In practice however the method is sensitive to calibration errors and to errors in the implementation of the ideal robot (see the page on the adaptation of the positional controller). Besides the ideal robot, adaptation is possible with respect to the camera parameters including the mounting on the robot and with respect to the time shift between camera images and the robot's positional measurements. In this way we reached an accuracy of 0.3 mm when following a cable at 0.7 m/s. (see video clips)
Tracking is not restricted to a single degree of freedom. Instead, we either show tracking of a spatial object (video clip) or of position and orientation along a planar path (video clip). A tilted mounting of the camera is useful in combination with tools.
Problems may occur however, if the desired path cannot be executed by the robot, e.g. if the sensed line gives a non continuous path. Then we use impedance-based smoothing. This means that the sensed path is followed, except for the discontinuities. (video clips)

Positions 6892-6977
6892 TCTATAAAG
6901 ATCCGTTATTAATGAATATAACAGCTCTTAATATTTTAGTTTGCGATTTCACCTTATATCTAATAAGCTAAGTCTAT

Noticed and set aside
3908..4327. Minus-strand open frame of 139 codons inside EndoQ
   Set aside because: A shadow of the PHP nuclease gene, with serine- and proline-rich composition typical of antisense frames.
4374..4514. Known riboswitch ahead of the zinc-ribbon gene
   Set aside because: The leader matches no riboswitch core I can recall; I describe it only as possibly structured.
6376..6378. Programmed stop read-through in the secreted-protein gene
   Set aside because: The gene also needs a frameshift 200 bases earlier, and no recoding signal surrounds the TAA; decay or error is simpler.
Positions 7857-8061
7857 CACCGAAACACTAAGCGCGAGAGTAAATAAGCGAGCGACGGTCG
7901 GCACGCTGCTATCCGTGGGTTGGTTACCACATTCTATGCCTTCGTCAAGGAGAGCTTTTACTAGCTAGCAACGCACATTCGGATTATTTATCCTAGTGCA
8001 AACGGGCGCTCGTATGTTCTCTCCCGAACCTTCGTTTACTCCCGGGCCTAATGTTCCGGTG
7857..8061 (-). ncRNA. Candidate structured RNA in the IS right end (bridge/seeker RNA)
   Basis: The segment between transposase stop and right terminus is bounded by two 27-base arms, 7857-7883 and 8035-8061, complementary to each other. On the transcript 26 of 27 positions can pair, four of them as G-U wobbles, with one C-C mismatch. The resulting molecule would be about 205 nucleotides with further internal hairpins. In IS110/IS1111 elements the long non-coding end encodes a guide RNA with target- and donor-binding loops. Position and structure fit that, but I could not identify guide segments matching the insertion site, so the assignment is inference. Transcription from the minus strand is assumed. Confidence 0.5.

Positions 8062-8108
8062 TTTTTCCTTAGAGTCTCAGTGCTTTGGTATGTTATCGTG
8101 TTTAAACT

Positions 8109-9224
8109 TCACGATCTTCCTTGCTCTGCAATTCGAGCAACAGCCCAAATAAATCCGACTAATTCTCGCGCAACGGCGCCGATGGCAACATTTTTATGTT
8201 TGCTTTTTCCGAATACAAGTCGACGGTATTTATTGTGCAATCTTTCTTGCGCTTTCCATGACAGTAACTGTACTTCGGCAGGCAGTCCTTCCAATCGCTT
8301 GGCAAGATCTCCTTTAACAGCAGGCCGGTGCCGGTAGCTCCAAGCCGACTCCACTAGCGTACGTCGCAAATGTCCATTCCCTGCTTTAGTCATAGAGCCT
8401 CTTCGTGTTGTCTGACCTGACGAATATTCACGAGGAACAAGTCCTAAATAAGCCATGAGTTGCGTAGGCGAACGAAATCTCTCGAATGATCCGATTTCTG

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F. Lange and G. Hirzinger, "Spatial Vision-Based Control of High-Speed Robot Arms", in: "Industrial Robotics, From Design to Applications", Advanced Robotic Systems, Vienna, Austria, Nov. 2006
F. Lange, M. Frommberger, and G. Hirzinger, "Is Impedance-Based Control Suitable for Trajectory Smoothing?", 8th Int. IFAC Symposium on Robot Control, Sep 2006, Bologna, Italy
paper (6 pages, 295k) related video clips
The paper discusses the difference between explicit sensor-based control and impedance control, using an example of fast vision-based contour tracking. While explicit sensor-based control may cause a rough desired robot path with sharp vertices, impedance control is known to filter the trajectory at the expense of a bigger control error. We present a new implementation and a new approach to impedance-based control where the latter turns out to produce smooth trajectories with small control errors. Both methods are independent of actual control errors but only depend on the desired speed and the sensed shape of the contour.
F. Lange, M. Frommberger, and G. Hirzinger, "Impedance-Based Smoothing for Visual Servoing along Edges", Joint Conference on Robotics ISR2006 / ROBOTIK2006, May 2006, Munich, Germany
paper (6 pages, 424k) digest (1 page, 58k) related video clips